Just to bring all this up to date, it is of real interest that Burleigh's final chapter looks at one popular contemporary proponent of euthanasia, Peter Singer. He rightly points out that just as Binding and Hoche sought to relativise morality through a redefinition of the nature of personhood, so too does Singer today.

Robert Jay Lifton, writing in The Nazi Doctors (1986), carefully traces the complicity of the medical community in the Nazi program. He says that at the heart their involvement was "the transformation of the physician - of the medical enterprise itself - from healer to killer".

He interviewed a number of these medical personnel, as well as some surviving Auschwitz prisoners. Together the information gleaned from these interviews makes for chilling reading. He discovered that for those doctors and other non-medical professionals involved, they formed a vital and necessary step to wholesale genocide.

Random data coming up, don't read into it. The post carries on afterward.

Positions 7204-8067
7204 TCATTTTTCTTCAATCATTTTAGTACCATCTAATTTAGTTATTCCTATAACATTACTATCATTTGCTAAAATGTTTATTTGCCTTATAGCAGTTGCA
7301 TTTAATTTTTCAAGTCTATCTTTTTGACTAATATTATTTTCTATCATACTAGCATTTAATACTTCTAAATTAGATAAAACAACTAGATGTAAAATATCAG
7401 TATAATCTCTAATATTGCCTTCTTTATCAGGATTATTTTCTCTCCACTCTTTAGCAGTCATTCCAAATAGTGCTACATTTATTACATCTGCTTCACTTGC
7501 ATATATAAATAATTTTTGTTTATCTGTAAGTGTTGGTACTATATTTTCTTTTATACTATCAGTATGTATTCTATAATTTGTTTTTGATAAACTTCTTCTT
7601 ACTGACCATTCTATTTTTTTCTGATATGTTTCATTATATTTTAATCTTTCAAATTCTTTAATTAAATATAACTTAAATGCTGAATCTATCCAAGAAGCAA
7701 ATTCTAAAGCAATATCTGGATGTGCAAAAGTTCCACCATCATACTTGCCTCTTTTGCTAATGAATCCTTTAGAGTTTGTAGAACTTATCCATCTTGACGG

Without the help of these individuals, and "the destruction of the boundary between healing and killing", the Nazi death-machine would have been less likely to succeed. He argues that sadism and viciousness alone cannot account for what happened - what was needed was a "bureaucracy of killing".

Some 500 pages are given over to documenting the Nazi doctors. "In sum," he says, "we may say that doctors were given much of the responsibility for the murderous ecology of Auschwitz - the choosing of victims, the carrying through of the physical and psychological mechanics of killing, and the balancing of killing and work functions in the camp".

These and other studies make it quite clear that when medicine moves from its role of healing to a role of killing, such atrocities as took place 70 years ago are likely to recur. Sadly, we face the same temptation today. Doctors are now being asked to add killing to their job description.

As has been said so many times before, we must all learn from the lessons of history, or we will be doomed to repeat the mistakes of history. With so many calls for euthanasia now being made, more than ever we must revisit recent history so that its atrocities can be avoided.

Bill Muehlenberg is a commentator on contemporary issues, and lectures on ethics and philosophy. His website CultureWatch is at: